What do you think of when you hear the term, “artsy”? If I were to say to you, “You have to go see XXX film, it is SO artsy” would you see it? Or, “You have to read XXX, it is SO literary.” Would you be interested or would you forever remember NOT to listen to what I say?
I think good films and books have underlying themes. Hidden messages. Depth. Sometimes, these books and films are called artsy, because artsy book and film makers like themes. They like layers. They, usually, would prefer not to lay it all bare for you like laundry on a clothesline. And if they do, they sneak some underwear under a shirt, or a tie behind the skirt. Perhaps even Aunt Dora’s old band uniform. Hidden. Unexpected. Interesting.
I also think that sometimes “artsy” book and film makers take themselves altogether too seriously, as if they possess such a level of knowledge that we do not have, they feel it is their duty to teach us. Instead of treating their readers and watchers as similarly intelligent people, they preach. They forget that, above all–above ALL–their readers and watchers would like to be entertained–not just song-and-dance, but moved to tears, pulsed with laughter. Inspired to talk about that piece to everyone they know.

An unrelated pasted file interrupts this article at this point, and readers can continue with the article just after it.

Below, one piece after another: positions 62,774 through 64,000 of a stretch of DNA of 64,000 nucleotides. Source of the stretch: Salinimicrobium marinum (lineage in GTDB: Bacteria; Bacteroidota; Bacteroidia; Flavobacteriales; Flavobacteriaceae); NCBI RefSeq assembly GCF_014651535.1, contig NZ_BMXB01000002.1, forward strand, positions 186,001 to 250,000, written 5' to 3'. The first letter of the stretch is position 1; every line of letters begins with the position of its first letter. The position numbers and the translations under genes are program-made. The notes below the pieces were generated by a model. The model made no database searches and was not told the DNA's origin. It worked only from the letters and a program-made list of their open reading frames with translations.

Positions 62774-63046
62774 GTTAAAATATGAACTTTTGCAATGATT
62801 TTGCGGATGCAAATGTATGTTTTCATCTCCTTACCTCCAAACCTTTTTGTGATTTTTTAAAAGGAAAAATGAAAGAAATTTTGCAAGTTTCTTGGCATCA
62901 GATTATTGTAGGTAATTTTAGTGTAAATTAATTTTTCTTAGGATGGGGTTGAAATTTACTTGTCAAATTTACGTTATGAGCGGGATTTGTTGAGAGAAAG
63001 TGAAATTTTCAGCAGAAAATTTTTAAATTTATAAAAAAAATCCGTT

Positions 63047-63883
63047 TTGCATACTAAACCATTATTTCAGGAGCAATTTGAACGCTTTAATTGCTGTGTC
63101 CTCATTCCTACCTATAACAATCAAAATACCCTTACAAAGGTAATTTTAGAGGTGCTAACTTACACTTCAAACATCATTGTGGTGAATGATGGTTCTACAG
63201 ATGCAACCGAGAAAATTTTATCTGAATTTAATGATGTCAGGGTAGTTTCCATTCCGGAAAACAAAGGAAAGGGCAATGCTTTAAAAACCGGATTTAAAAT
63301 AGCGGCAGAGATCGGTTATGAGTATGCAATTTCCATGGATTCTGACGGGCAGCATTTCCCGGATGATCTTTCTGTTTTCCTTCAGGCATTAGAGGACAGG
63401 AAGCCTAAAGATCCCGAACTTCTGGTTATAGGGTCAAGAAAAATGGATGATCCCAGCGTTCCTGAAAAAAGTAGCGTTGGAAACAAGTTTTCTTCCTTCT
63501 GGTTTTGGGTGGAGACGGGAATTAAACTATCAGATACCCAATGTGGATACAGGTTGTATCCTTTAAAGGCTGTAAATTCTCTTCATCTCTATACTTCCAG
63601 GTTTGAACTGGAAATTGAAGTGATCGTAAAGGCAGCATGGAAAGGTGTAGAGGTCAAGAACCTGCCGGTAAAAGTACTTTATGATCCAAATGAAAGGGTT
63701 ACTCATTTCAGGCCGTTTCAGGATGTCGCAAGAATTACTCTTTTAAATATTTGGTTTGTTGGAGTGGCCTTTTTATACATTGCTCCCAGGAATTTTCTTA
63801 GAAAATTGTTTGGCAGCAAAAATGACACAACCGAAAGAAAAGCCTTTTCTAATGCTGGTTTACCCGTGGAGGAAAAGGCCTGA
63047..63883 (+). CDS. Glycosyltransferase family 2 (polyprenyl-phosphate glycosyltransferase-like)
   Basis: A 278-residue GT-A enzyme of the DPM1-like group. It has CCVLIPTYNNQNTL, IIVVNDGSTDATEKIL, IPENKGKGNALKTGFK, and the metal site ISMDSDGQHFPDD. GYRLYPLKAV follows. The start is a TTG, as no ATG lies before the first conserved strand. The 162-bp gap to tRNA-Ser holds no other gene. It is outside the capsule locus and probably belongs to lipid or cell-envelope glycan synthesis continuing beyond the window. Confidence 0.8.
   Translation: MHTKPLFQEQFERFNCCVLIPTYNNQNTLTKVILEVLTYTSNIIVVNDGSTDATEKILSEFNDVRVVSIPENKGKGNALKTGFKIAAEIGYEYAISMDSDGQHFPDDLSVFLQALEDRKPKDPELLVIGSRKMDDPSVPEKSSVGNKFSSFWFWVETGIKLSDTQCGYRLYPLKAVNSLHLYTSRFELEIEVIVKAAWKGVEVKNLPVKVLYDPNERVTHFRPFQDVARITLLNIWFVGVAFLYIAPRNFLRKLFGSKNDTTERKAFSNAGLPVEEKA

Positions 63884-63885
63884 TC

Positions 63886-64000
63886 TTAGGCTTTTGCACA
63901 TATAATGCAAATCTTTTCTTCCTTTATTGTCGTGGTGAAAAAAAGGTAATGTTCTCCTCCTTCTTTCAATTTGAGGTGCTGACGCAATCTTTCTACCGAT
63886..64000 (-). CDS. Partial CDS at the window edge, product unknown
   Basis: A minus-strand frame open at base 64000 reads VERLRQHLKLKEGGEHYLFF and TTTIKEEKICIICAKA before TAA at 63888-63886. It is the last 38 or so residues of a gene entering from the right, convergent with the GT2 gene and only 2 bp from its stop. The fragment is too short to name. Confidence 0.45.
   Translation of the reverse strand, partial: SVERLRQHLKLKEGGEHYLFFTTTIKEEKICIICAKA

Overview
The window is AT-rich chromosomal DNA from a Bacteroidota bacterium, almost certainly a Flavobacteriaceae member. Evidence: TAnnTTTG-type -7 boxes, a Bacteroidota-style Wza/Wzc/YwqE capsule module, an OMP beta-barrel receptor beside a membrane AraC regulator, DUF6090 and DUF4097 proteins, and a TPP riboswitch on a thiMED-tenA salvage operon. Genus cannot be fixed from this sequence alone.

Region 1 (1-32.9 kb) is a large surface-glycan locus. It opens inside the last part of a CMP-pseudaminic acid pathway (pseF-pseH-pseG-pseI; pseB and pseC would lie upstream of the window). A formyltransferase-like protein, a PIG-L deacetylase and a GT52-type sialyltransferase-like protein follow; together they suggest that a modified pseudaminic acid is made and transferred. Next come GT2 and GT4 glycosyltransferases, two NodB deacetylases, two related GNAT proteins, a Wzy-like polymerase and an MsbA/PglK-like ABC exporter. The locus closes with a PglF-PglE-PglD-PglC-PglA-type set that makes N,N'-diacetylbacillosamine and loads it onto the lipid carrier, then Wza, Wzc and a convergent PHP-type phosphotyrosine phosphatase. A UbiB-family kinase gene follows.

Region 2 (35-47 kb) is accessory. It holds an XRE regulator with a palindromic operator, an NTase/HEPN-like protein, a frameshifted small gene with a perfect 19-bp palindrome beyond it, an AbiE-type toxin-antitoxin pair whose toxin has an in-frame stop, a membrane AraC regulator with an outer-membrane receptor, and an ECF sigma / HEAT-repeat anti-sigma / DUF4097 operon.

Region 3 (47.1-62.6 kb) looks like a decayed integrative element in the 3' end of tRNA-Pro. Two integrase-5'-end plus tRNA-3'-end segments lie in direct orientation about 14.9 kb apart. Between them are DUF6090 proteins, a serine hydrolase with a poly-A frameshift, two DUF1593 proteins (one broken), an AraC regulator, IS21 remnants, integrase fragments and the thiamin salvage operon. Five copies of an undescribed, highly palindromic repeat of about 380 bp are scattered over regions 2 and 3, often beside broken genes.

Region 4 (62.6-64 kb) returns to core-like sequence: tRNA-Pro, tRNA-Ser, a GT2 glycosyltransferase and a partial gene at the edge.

The very best films and books, I believe, exist in the middle ground. They are enlightening and surprising, intelligent and layered, but they are fun to read and watch. They are “story” as story should be. This middle ground is the entirety of my goal as a writer; it’s where I want to live–to find and rest in that middle ground. It’s what I hoped to do with my first book–what I believe I did–and what I hope to continue to get better at.
It won’t surprise you, if you’ve read this blog before, that I loved the movie, Lincoln. But I also recognize that I was predisposed to love it as long as the story and acting were good–which they were–because I love the subject. However, Lincoln was not my favorite movie of the year. Nor was Argo (overrated, in my opinion, much as I love Ben Affleck and his ability to surprise us–very artsy of him–by leaping from pretty-boy to directing some of my favorite movies; Gone Baby Gone is AWEsome).
My favorite movie of last year, by far, was Beasts of the Southern Wild. It is lyrical. Surprising. Moving. Interesting. Layered. Unexpected. Intelligent. Visually stunning. Can’t say enough about it. It lands right in the center of art and entertainment.
As for books, it’s hard to name a favorite, so here are a few that I think walk in that wonderful middle ground: The Snow Child, The Language of Flowers, If Jack’s in Love, Train Dreams. If you haven’t heard of some, check them out.
Like–God, just about everything–art and movies and writing resist definition, as much as we try to box them up in pretty little packages. That’s why word of mouth is so important. So…if I were to tell you, “Go see Beasts of the Southern Wild and read The Snow Child or If Jack’s in Love, they’re right in the middle of artsy AND entertaining,” would you?